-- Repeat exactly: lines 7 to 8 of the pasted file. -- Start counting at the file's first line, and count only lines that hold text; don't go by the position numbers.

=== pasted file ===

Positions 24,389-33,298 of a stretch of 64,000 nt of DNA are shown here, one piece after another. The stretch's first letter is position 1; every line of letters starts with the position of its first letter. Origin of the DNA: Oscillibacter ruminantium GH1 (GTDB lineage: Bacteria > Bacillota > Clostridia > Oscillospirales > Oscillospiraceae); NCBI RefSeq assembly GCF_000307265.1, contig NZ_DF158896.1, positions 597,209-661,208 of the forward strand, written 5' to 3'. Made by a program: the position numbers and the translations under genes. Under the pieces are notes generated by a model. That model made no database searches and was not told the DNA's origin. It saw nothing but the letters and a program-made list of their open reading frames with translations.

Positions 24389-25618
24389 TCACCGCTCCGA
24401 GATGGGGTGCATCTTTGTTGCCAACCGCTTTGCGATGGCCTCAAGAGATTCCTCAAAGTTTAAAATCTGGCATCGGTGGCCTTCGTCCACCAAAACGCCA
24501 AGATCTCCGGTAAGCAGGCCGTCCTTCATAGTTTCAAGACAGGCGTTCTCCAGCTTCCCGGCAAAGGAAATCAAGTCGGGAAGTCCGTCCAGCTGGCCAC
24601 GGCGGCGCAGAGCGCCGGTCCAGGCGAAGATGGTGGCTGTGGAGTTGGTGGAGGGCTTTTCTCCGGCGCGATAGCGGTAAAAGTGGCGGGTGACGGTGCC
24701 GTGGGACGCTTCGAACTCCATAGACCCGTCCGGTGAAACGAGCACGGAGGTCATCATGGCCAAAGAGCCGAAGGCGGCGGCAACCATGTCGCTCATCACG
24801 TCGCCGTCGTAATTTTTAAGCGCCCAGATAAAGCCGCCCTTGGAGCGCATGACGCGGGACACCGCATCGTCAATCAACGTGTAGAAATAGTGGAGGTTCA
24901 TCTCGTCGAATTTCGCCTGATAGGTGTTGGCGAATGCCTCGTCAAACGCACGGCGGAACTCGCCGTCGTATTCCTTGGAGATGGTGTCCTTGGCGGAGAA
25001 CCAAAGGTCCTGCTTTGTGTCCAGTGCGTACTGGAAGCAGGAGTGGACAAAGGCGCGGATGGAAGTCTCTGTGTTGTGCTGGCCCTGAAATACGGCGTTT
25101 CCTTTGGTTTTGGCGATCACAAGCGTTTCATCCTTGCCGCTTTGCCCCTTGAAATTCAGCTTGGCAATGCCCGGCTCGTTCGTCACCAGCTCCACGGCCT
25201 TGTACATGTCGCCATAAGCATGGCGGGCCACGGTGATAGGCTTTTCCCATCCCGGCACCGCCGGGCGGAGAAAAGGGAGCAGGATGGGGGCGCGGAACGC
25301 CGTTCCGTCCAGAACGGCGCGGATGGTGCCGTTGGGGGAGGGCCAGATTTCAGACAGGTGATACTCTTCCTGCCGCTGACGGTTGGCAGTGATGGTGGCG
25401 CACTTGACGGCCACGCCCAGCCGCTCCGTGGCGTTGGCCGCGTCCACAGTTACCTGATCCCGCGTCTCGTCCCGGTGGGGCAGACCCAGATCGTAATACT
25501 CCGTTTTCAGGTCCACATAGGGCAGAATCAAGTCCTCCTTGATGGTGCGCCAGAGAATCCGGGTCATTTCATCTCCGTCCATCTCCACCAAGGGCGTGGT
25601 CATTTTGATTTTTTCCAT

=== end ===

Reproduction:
24701 GTGGGACGCTTCGAACTCCATAGACCCGTCCGGTGAAACGAGCACGGAGGTCATCATGGCCAAAGAGCCGAAGGCGGCGGCAACCATGTCGCTCATCACG
24801 TCGCCGTCGTAATTTTTAAGCGCCCAGATAAAGCCGCCCTTGGAGCGCATGACGCGGGACACCGCATCGTCAATCAACGTGTAGAAATAGTGGAGGTTCA